I implemented gravity and movement in two methods:

AT GamingGravity() I assigned to a variable gravity Force meaning -50fif the character is not touching the ground and -1f, if applicable. This was enough to ensure a fairly rapid fall and prevent the object itself from getting off the ground. To check the contact with the ground, one of the functions of the Character Controller: [chController].isGrounded returns trueif the object touches the ground and false, if not. These values ​​have been multiplied by Time.deltatime.

In method CharacterMove() all other movement of the character was implemented. At the very beginning of the method, a variable of type Vector3 reset to zero [moveVector] = Vector3.zeroto not carry over values ​​from the method’s past work.

Next, the character is given the opportunity to jump if the player touches the ground and the left mouse button is pressed (On android works like a click). For the jump itself, assign gravity Force meaning 20f.

The next step is to give the player the ability to move left and right:

If the mouse position along the x-axis is less than the initial position, then a variable of type float assign a value: [move] = ((startMausPos – Input.mousePosition.x) / 30f) * sensitivitywhere sensitivity is the sensitivity variable, and 30f was selected by the test method, so that when sensitivity = 1 the player moved at the desired speed. Next, you need to check for the maximum speed: If our speed is less than the maximum, then we assign its negative value to the variable [moveVector].x, otherwise, assign a negative maximum speed value.

If the mouse position along the x-axis is less than the initial position, then when assigning a value to a variable [move] subtract the initial position from the current position, and the variable [moveVector].x we assign not negative, but initial values [move] and maximum speed.

As a final step, we assign [moveVector].y meaning gravity Force.

Both methods (GamingGravity() and CharacterMove()) is called in update and rejoice in the movement of our character.

Level generation

I prepared all the level prefabs in advance, so in the end I got a kind of prefab collector. Of the pluses, one can note the flexibility in the assembly: it is possible to choose which levels cannot be created after the current one, select the type of level and its complexity. Of the minuses, a heap in the code from which it hurts the eyes, the soul. the fifth point and, accordingly, the chair.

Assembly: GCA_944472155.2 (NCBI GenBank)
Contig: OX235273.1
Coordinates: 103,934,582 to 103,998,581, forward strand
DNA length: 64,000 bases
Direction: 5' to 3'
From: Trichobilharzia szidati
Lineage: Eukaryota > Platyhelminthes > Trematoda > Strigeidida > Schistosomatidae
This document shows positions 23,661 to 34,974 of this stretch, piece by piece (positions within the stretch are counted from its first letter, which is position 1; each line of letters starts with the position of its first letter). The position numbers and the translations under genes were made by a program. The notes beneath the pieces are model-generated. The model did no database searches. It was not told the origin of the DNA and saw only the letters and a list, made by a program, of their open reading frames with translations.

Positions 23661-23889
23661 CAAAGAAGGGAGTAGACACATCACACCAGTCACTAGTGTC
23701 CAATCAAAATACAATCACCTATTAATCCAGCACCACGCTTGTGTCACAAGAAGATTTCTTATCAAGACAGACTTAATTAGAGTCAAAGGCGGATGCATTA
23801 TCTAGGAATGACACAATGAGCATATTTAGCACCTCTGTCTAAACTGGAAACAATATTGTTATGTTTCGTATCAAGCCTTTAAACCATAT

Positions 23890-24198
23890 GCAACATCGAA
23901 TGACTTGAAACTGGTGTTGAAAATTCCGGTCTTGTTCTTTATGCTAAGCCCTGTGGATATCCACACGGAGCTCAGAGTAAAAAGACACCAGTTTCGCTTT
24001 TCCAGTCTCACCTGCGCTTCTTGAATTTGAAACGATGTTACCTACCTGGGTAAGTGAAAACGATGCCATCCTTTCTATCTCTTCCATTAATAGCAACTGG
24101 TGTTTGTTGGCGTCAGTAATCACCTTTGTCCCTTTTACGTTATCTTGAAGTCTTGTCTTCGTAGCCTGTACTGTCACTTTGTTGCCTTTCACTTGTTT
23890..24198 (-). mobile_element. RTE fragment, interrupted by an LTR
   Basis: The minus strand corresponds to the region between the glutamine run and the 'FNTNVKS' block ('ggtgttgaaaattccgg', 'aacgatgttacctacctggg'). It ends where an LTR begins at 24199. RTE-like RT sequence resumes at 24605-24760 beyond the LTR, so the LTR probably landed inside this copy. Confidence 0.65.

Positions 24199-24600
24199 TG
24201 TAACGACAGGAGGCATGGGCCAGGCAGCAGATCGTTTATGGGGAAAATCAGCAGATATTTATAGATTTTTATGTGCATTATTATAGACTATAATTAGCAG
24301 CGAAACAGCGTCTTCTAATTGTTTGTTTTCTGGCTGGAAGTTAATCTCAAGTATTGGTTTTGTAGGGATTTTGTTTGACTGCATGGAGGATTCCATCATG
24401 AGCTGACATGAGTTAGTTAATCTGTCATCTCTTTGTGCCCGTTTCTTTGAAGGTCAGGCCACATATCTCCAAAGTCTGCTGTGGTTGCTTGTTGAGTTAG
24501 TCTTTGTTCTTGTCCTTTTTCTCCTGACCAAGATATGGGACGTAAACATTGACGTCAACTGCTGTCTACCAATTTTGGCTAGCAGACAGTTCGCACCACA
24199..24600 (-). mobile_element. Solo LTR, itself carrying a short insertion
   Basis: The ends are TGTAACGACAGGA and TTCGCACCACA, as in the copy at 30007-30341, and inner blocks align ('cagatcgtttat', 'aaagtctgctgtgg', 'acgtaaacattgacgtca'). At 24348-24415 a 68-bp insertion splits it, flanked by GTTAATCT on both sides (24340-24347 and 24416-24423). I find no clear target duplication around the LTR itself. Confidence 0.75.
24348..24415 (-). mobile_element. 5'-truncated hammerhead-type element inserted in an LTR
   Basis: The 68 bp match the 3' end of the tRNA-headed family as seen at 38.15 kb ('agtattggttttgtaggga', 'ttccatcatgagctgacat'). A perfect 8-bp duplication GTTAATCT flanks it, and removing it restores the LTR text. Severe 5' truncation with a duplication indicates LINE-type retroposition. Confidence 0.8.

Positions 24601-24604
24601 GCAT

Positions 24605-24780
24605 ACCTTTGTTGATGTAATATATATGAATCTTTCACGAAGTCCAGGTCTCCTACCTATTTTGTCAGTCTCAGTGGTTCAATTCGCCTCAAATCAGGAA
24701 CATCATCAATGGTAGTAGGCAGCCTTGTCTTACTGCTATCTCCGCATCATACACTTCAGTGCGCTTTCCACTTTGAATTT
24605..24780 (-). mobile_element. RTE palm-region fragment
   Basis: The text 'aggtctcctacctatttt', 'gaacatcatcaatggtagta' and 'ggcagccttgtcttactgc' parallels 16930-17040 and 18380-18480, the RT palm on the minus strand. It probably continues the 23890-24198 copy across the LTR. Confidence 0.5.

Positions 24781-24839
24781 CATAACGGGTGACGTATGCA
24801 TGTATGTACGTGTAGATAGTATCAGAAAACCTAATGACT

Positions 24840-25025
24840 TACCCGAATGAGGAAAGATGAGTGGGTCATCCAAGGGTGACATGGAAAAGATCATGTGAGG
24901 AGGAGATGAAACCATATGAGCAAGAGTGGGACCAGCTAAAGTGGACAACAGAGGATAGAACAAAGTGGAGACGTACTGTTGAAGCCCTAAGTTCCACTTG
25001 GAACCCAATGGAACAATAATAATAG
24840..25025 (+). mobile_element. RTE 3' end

On the stage, I created a Spawner object and hung a script on it, which is responsible for the assembly itself.

At the beginning of the script is the structure Lvlswhich contains:

public GameObject thisLvl; – the level prefab itself,
public GameObject[] impossibleLvl; – all prefabs that cannot be placed after this level,
public GameObject posseblelvl; – a prefab that can definitely be placed. It’s for insurance purposes.

To make the levels more diverse, I divided them into 2 types and 2 difficulties: Y5 (its height is 5) and Y10 (its height is 10) and one and 2 complexity. For each type of each complexity, I created structure arrays Lvls. Also added a variable difficulty difficulty Factor with original meaning 0.

In order to generate not an infinite number of levels, but only a few steps forward, I gave the faucet the ability to move: if the player is less than 20 units lower than the faucet, then the faucet starts the level generation method, and itself moves up to the height of this level.

Now about the process of selecting a level.

When the player gets closer to the faucet by less than 20 units, the script starts to determine which level to create. Since there are fewer levels like Y5 and they add to the complexity of the game, the chance of them appearing is 30%, and the remaining 70% remains for Y10. With the help of randomness, a variable is created and 1 of the types is randomly selected. after choosing a variable responsible for the complexity (I have this difficulty Factor) value 1 is added. Assume type Y10 is selected.

Move to method SpawningY10()where we immediately kick off to another method by passing it a parameter ten (level height in Y10) to determine which level to choose. This additional method is called in all spawn methods and takes the desired height as input. It is needed for the convenience of reading the script and makes it possible to choose, for example, from various map images. Inside this method, we choose what complexity to generate the level. If the random variable (from 0 to 100) is greater than difficulty Factorthen the complexity oneif less, then 2. The selected prefab is returned to the method SpawningY10()After which it checks if this new level is in the array impossibleLvl from current. If there is, then we repeat the method call to select the level. If the script has made more than 50 repetitions and still selects impossible levels, then we generate an object for safety net, possible.

With the help of such a collector, you can flexibly customize the assembly of levels by type, complexity, and even change the images of the map.


In order not to drag the article into a huge tape, I will stop there for now. In the next part, I will tell you how I made platforms with traps, which stones I stepped on and what happened in the end.

Thank you all for taking a couple of minutes of your time for this article. See you later!